House Committee Advances Privacy Bill, LTD Could Lose RDOF in Minnesota, Mozilla Wants Antitrust Bill

The House Energy and Commerce Committee passed six consumer bills, including national privacy legislation.

House Committee Advances Privacy Bill, LTD Could Lose RDOF in Minnesota, Mozilla Wants Antitrust Bill
Photo of John Tuma, PUC Commissioner

July 21, 2022 – The House Energy and Commerce Committee on Wednesday passed six consumer protection bills during a markup session, including a long-awaited federal privacy bill.

The bills include Informing Consumers About Smart Devices Act, H.R. 4081, which requires manufacturers to disclose when internet devices are included with a camera or microphone; the RANSOMWARE Act, which requires the Federal Trade Commission to report on cyber-related attacks committed by foreign sources; and the American Data Privacy and Protection Act, which lays out a federal standard for consumer privacy rights.

Members of the committee said in a joint statement that the privacy bill will put limits on Big Tech. “Under out solution, companies will face real consequences if they track our kids’ data or use that information to exploit them for profit.”

LTD could lose RDOF funding in Minnesota

Minnesota’s Public Utilities Commission ordered an investigation last week to determine if fixed wireless internet service provider LTD Broadband can deliver on the $311 million it was awarded by the Federal Communications Commission through the Rural Digital Opportunity Fund to build broadband in rural areas.

Last month, the company announced that it will no longer use the RDOF grant for telecom builds in rural California following a filing mistake in obtaining states’ building license.

The Minnesota PUC decision is a reversal of the approval granted to LTD last year for buildouts in the state. It follows the decision of several other states, including South Dakota, to reject LTD from using federal money in their state.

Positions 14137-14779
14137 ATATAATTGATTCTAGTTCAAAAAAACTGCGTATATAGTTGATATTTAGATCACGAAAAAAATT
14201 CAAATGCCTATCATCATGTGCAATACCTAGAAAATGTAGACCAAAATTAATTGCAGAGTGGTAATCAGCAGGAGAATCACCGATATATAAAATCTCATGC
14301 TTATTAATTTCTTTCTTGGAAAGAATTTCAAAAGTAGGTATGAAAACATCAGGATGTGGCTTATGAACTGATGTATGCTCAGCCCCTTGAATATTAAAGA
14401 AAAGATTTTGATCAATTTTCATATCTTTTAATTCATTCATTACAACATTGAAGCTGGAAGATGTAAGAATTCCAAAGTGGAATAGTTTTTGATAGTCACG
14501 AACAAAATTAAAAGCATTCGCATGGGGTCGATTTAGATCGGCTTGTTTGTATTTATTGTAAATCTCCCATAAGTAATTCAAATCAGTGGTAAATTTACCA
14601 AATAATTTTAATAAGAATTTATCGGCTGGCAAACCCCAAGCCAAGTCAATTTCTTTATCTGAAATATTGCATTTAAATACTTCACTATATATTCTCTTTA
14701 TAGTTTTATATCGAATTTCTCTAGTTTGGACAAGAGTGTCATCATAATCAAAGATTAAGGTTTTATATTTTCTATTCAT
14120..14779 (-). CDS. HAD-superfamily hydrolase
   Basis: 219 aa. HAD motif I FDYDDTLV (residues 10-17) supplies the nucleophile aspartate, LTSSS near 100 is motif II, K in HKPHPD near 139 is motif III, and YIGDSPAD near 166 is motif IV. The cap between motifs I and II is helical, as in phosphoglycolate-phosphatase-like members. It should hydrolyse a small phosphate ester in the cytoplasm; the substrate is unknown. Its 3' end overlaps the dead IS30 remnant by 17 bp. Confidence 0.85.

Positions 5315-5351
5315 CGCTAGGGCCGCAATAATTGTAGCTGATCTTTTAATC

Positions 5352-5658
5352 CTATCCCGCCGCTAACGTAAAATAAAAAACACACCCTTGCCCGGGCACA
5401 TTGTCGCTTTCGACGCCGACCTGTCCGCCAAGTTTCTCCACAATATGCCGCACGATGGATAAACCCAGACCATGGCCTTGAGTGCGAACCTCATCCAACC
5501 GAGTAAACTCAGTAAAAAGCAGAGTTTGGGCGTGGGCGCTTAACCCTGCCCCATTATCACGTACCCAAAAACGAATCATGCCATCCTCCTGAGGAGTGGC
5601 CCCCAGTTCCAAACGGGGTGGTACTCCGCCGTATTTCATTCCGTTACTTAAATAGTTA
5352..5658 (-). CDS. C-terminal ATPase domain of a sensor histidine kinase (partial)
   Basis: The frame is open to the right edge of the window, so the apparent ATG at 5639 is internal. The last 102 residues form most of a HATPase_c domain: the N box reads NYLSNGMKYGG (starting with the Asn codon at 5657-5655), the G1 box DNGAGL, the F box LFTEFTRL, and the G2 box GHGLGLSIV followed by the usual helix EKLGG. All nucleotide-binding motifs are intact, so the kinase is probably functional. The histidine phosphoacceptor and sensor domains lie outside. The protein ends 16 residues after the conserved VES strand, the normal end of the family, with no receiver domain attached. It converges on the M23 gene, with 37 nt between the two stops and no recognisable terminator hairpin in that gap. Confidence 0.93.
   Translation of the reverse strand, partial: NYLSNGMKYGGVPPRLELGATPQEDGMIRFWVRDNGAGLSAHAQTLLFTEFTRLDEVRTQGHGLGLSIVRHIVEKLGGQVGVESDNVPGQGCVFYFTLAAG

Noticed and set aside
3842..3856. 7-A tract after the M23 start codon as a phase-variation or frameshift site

“We don’t want to get a situation where they claim they have ability to build out and they get out there and they can’t do it – scrambling for more assets and then all of the sudden it just collapses,” PUC Commissioner John Tuma said in the announcement.

LTD broadband, which was expected to receive the largest amount of RDOF funding at $1.32 billion, was not the first company to default on RDOF funds. At least five companies have asked the FCC to waive penalties for defaulting on coverage areas they promised to connect with their winning bids.

The $9.2 billion RDOF funds were allocated via reverse auction, where awards were given to companies that could promise coverage for areas at the least amount of money. But the FCC has since been reviewing the winning bids and asking providers to forgo on those wins if they now know – due in some cases to better mapping information – if those bids are for areas already adequately covered.

Mozilla urges Congress to pass antitrust bill

Parent company to Firefox web browser, Mozilla, indicated its support of a key antitrust bill that would rein in the power of tech giants in an open letter advertisement to Congress and published by The Washington Post this week.

The letter calls for Congress to “immediately” pass the American Innovation and Choice Online Act, a bipartisan bill sponsored by Senators Amy Klobuchar, D-Minn., and Chuck Grassley, R-Iowa, that was introduced in January and would prevent large technology platforms from giving preference to their own products over competitors.

“Our vision for the internet is one that’s private, secure, interoperable, open, accessible, transparent, and balances commercial profit and the public good,” read the letter. “But the anticompetitive practices of the biggest tech companies have made it virtually impossible for the billions of people around the world to adopt better tech alternatives.”

Mozilla argues that competition is crucial to its success and overall innovation. Product preferencing, the letter states, blocks out fair competition.

Observers are still divided about the effect that the AICOA would have on small businesses and the global competitiveness of American companies. The bill is currently on the Senate floor awaiting consideration.

Reporter Riley Haight contributed to this report

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